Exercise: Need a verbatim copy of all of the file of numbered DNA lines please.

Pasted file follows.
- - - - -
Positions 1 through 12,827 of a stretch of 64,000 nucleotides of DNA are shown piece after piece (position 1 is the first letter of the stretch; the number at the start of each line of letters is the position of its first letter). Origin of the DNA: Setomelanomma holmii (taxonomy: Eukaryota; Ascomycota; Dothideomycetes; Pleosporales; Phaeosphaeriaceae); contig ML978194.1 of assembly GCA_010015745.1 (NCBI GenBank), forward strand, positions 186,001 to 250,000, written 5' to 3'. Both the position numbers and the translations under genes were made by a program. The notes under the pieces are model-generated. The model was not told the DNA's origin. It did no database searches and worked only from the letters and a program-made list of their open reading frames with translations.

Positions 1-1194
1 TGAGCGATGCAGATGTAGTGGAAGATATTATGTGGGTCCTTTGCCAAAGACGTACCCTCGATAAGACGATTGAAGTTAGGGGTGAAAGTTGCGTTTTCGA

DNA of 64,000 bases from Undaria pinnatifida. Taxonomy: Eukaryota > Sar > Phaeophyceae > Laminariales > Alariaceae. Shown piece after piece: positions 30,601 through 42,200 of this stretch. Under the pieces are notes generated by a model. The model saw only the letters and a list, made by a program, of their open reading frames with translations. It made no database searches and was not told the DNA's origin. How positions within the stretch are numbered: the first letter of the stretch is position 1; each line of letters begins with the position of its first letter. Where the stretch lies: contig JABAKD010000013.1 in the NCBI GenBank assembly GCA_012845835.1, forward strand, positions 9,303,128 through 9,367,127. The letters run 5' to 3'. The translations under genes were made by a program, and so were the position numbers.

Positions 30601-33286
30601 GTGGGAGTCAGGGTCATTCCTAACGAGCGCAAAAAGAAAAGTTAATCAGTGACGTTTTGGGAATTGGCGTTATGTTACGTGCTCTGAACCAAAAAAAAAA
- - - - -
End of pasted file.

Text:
Positions 1 through 12,827 of a stretch of 64,000 nucleotides of DNA are shown piece after piece (position 1 is the first letter of the stretch; the number at the start of each line of letters is the position of its first letter). Origin of the DNA: Setomelanomma holmii (taxonomy: Eukaryota; Ascomycota; Dothideomycetes; Pleosporales; Phaeosphaeriaceae); contig ML978194.1 of assembly GCA_010015745.1 (NCBI GenBank), forward strand, positions 186,001 to 250,000, written 5' to 3'. Both the position numbers and the translations under genes were made by a program. The notes under the pieces are model-generated. The model was not told the DNA's origin. It did no database searches and worked only from the letters and a program-made list of their open reading frames with translations.

Positions 1-1194
1 TGAGCGATGCAGATGTAGTGGAAGATATTATGTGGGTCCTTTGCCAAAGACGTACCCTCGATAAGACGATTGAAGTTAGGGGTGAAAGTTGCGTTTTCGA

DNA of 64,000 bases from Undaria pinnatifida. Taxonomy: Eukaryota > Sar > Phaeophyceae > Laminariales > Alariaceae. Shown piece after piece: positions 30,601 through 42,200 of this stretch. Under the pieces are notes generated by a model. The model saw only the letters and a list, made by a program, of their open reading frames with translations. It made no database searches and was not told the DNA's origin. How positions within the stretch are numbered: the first letter of the stretch is position 1; each line of letters begins with the position of its first letter. Where the stretch lies: contig JABAKD010000013.1 in the NCBI GenBank assembly GCA_012845835.1, forward strand, positions 9,303,128 through 9,367,127. The letters run 5' to 3'. The translations under genes were made by a program, and so were the position numbers.

Positions 30601-33286
30601 GTGGGAGTCAGGGTCATTCCTAACGAGCGCAAAAAGAAAAGTTAATCAGTGACGTTTTGGGAATTGGCGTTATGTTACGTGCTCTGAACCAAAAAAAAAA